US flag Official website of the Department of Homeland Security

Archived Content

In an effort to keep CBP.gov current, the archive contains content from a previous administration or is otherwise outdated.

Seizing Marijuana in Furniture Contributes to Busy Christmas Week for CBP Officers in El Paso

Release Date: 
December 29, 2009

El Paso, Texas - U.S. Customs and Border Protection officers working at El Paso area ports of entry made several marijuana seizures during the Christmas week. CBP officers confiscated a total of 1,682.12 pounds of marijuana.

The largest seizure of the holiday week was made on Thursday, December 24, at the Bridge of the Americas cargo facility concealed in wood furniture. The seizure was one of 19 drug busts CBP officers made during the Christmas period.

Bundles of marijuana are found packed into a load of furniture.

Bundles of marijuana are found packed into a load of furniture.

The seizure was made at approximately 10:52 a.m. when a 1993 yellow GMC Top Kick box truck hauling a load of wood furniture entered the BOTA cargo facility from Mexico. CBP officers selected the vehicle for a gamma-ray exam and identified several anomalies in the appearance of the shipment. The vehicle was moved to the inspection dock where a CBP drug sniffing dog searched the shipment and alerted to the cargo. CBP officers inspected the furniture and found numerous wrapped bundles concealed in the shipment. CBP officers removed a total of 92 marijuana-filled bundles from the shipment. The seized marijuana weighed 613 pounds.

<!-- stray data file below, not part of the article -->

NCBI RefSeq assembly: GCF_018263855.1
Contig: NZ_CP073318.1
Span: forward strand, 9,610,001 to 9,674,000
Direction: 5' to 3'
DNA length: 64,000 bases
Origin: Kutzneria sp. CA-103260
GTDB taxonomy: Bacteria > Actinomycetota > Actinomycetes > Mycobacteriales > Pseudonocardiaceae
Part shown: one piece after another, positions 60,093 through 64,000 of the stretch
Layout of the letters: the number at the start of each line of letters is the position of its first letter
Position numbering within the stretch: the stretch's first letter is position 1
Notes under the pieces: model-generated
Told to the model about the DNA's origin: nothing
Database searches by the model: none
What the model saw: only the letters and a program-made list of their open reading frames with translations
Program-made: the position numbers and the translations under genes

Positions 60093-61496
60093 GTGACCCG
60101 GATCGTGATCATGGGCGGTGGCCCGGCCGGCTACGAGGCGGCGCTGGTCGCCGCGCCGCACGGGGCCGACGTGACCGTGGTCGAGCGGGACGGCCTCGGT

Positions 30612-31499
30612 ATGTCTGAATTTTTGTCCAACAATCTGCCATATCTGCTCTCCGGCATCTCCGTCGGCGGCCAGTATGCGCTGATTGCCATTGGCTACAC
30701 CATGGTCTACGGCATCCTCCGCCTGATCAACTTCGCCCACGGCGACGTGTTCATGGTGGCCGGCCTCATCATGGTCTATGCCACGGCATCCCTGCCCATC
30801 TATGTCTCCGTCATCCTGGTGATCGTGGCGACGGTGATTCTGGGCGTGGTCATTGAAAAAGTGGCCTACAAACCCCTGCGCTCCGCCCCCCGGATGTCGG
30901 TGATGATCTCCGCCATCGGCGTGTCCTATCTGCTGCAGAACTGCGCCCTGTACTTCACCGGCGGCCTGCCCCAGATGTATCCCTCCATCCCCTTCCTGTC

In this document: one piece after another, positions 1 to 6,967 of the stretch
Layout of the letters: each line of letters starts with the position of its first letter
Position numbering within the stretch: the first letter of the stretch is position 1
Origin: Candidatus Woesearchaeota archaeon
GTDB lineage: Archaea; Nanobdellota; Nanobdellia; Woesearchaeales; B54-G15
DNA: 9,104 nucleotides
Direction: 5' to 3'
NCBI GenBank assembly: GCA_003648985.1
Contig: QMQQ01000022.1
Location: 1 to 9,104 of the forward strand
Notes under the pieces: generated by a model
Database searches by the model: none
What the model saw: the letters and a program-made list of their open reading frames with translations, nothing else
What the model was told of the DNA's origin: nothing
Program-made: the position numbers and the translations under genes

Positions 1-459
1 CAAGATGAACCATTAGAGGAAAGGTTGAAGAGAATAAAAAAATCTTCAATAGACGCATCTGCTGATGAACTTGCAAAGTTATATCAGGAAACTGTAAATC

U.S. Immigration and Customs Enforcement special agents arrested 54-year-old Armando Valentin Lizardo-Munoz of Ciudad Juarez, Mexico in connection with the failed smuggling attempt.

"Although most people were celebrating the holidays with family and friends, some people still tried to smuggle into the United States. Our officers have been busy helping those who are legitimately traveling to the US and stopping those that aren't." said Ana Hinojosa, U.S. Customs and Border Protection director of Field Operations in El Paso.

In addition to the drug busts, CBP officers working at ports of entry in El Paso, West Texas and New Mexico made a total of nine seizures of agricultural items. Violators paid $1,900 in penalties in association with the violations. Prohibited food products seized included apples, oranges, sugarcane, guavas, pork sausage, pork meat, and pork tamales.

CBP officers recorded 73 immigration violations at area ports this week including 18 imposters. CBP officers remain vigilant. Their thorough and diligent document exam process combined with their interview techniques helped in catching two alien smugglers. Imposters generally will use a legitimate entry document assigned to another person and present it as their own. Violators generally lose their documents, can be prosecuted and go to jail and/or are returned to Mexico.

CBP officers seized documents from 55 intended immigrants. In these cases, individuals will use a legally issued border-crossing card (laser visa) to live or work in the U.S., which is not authorized. They also lose their documents and are generally returned to Mexico.

CBP officers working at area ports made a total of 24 fugitive apprehensions during the period.

While anti-terrorism is the primary mission of U.S. Customs and Border Protection, the inspection process at the ports of entry associated with this mission results in impressive numbers of enforcement actions in all categories.

U.S. Customs and Border Protection is the unified border agency within the Department of Homeland Security charged with the management, control and protection of our nation's borders at and between the official ports of entry. CBP is charged with keeping terrorists and terrorist weapons out of the country while enforcing hundreds of U.S. laws.

Last modified: 
February 9, 2017